For home cooks, there is no holiday more revered — and more fraught with anxiety — than Thanksgiving. There's something about the timing, the turkey and the throngs of hungry guests that can jangle the nerves of even the most seasoned host. America’s Test Kitchen and Cook’s Country editor Tucker Shaw can relate. Here he serves up meal prep tips and tricks for making the big day easier and (almost) stress-free.
Q. What is the No. 1 mistake people make when cooking a turkey?
There are a couple of really big easy mistakes to make. One is forgetting to take [the turkey] out to thaw soon enough. It really takes a couple to three days in the fridge to thaw so if you find yourself on Wednesday with a frozen turkey … it’s time to start making a different plan.
Q. And the second biggest mistake?
Stuffing [the turkey] with stuffing. It’s a bad idea. First, the cavity is not big enough for all the stuffing that you need for your party. And if you stuff the cavity with a breaded stuffing in order to get that stuffing cooked through you will have to overcook your turkey.
You are much better off cooking your stuffing separately. It is also better to leave that cavity open so heat can come in there. The meat will cook more evenly throughout the breast.
Q. Nobody likes lumpy mashed potatoes. What’s the trick to making them creamy?
We recently did an extensive testing of handheld potato mashers and there are two basic designs: One has a wire squiggle shape at the end; one is a perforated disk with a bunch of holes at the end [like a ricer]. Go for the ricer. The holes force the potatoes through a smaller opening and leave the chunks behind.
Q. What do you add to your potatoes?
Oh, I load them up. Butter. Tons of butter. I mean, that is the best thing about mashed potatoes — they carry butter and salt. To my mind butter is more important than a creamy element like heavy cream or half and half, but some people love that, too. One trick: Take the chill off whatever dairy product you add (stick it in the microwave for a minute) so you are not introducing super cold stuff into your mashed potatoes.
Q. What is the key to tasty gravy?
The key to smooth gravy is attention. I think you should make your gravy ahead of time — and you can make it the day before.
Q. Wait — gravy without pan drippings?
When your bird is nearly thawed on Wednesday retrieve the giblets and the neck. You can use those to brown and add the meaty element to your gravy; then concurrently whisk together a roux — that is the thing that will either be lumpy or not. If you have a kitchen full of people and a bunch of other things you are trying to pay attention to you are kind of likely to — at least I am kind of likely to — lose track of the gravy. Make your gravy the day before using those elements and keep it in the fridge. Then, warm it up before you serve, and you can still stir the drippings from the turkey into the gravy.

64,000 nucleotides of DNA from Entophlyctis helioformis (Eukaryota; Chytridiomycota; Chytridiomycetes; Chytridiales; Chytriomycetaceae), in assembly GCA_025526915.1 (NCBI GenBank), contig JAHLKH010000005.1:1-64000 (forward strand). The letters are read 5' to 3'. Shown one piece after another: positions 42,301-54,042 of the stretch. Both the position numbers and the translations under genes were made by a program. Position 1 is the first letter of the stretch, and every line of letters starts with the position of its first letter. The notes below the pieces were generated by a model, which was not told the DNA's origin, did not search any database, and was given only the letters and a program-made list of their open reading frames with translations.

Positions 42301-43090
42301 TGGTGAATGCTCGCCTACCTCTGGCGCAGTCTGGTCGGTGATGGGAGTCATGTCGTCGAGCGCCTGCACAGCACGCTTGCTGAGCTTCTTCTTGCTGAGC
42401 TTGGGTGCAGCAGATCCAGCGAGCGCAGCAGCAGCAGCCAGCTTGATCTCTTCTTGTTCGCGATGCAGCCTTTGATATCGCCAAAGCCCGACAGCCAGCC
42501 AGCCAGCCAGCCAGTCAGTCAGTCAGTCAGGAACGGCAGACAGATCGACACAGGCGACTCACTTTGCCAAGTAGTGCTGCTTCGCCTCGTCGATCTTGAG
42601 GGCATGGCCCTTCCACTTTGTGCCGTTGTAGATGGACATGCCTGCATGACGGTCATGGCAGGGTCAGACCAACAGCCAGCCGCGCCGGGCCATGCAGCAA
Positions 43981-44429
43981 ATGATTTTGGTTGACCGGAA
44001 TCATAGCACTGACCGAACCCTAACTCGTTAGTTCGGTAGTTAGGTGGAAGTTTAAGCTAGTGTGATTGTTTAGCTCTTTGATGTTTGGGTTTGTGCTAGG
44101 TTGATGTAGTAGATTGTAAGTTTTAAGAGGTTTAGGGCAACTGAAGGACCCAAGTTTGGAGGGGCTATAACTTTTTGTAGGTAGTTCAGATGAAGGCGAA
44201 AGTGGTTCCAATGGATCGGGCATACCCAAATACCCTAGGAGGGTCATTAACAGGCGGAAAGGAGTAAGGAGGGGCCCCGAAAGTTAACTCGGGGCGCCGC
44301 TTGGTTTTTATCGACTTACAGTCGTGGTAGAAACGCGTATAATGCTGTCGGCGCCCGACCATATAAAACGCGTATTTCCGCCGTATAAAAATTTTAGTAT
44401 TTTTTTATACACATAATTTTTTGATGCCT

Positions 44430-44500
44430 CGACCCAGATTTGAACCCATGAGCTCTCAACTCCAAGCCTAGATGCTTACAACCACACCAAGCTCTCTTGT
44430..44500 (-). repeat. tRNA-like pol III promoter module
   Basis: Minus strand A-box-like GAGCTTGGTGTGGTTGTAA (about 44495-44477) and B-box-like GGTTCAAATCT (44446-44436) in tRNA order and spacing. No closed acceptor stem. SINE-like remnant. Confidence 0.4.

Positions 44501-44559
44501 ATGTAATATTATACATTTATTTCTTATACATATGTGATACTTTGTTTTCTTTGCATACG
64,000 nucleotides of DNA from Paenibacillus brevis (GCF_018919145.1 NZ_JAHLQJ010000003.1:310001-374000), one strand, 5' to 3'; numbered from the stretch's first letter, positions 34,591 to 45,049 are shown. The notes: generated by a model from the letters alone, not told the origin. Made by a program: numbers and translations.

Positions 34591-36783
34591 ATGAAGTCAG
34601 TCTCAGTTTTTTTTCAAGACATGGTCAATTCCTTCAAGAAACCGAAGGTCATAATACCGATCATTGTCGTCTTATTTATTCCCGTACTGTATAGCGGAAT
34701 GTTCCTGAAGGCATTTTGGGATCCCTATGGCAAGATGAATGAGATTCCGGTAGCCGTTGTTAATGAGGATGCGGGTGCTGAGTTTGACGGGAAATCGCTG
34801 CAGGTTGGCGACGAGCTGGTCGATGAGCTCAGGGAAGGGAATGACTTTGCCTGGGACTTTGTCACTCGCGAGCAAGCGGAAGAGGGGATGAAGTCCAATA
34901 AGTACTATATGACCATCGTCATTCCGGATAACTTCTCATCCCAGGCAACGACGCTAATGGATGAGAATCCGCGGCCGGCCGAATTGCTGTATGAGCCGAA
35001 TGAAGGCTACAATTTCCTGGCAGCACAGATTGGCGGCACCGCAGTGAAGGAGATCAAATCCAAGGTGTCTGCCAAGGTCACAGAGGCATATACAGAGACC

Q. That’s big!
Can I just say one thing? I think partly the reason that turkey and gravy are sort of mysterious for people is because no one makes them more than once a year, really. Many of us don’t. I never roast a turkey except on Thanksgiving and rarely make gravy.
Q. It’s a lot of pressure. How do you time everything correctly?
My top tip is not everything has to be piping hot, especially not turkey, since you are putting gravy on it. Your side dishes — your mashed potatoes and so forth — will probably be relatively hot. Turkey is meat that is very forgiving, in that regard. Serve it on warmed plates with warm gravy so you are not eating it cold, but certainly pleasantly warm.
Q. Any other timing tips?
If you were to set up a playbook for yourself, start with the time you would like to sit down. If your turkey takes 3 hours to cook and it needs 45 minutes to rest then work backward from there. You almost always have to rest a bird when it comes out of the oven depending on the size from 30 minutes to an hour to let the juices redistribute and be easier to carve … that is your window for warming up stuffing, mashed potatoes, gravy, etc.
Q. What should you just go ahead and buy?
Wine! But listen; if you have a great bakery, dinner rolls or things that are bread-related are a great buy.
Q. If you serve the same traditional dinner every year, what is a fresh twist?
Dessert is a great place to shake things up. I know there’s the traditional pumpkin pie or apple pie, but we have a Maple Syrup Pie that I am bonkers for (recipe below.) It’s very sweet, so if you don’t have a sweet tooth it’s not for you. It has a beautiful aroma, and maple is such an autumn flavor it looks like it belongs on the Thanksgiving table. It’s simple and great. It’s a little spendy — because maple syrup is not the cheapest ingredient in the world — but it’s a holiday.
Q. What other common mistakes do you see?
People are focused on making the food perfect, and that’s a false goal. I think you make lovely food, but really what you are doing is creating a context for a gathering. No one is really going to judge your food. You’ve got to give yourself a little break. Also, don’t take on too much. You don’t need six side dishes — just two really nice ones — and then your guests will bring something … or not. Don’t be a control freak. It’s the people, not the food.
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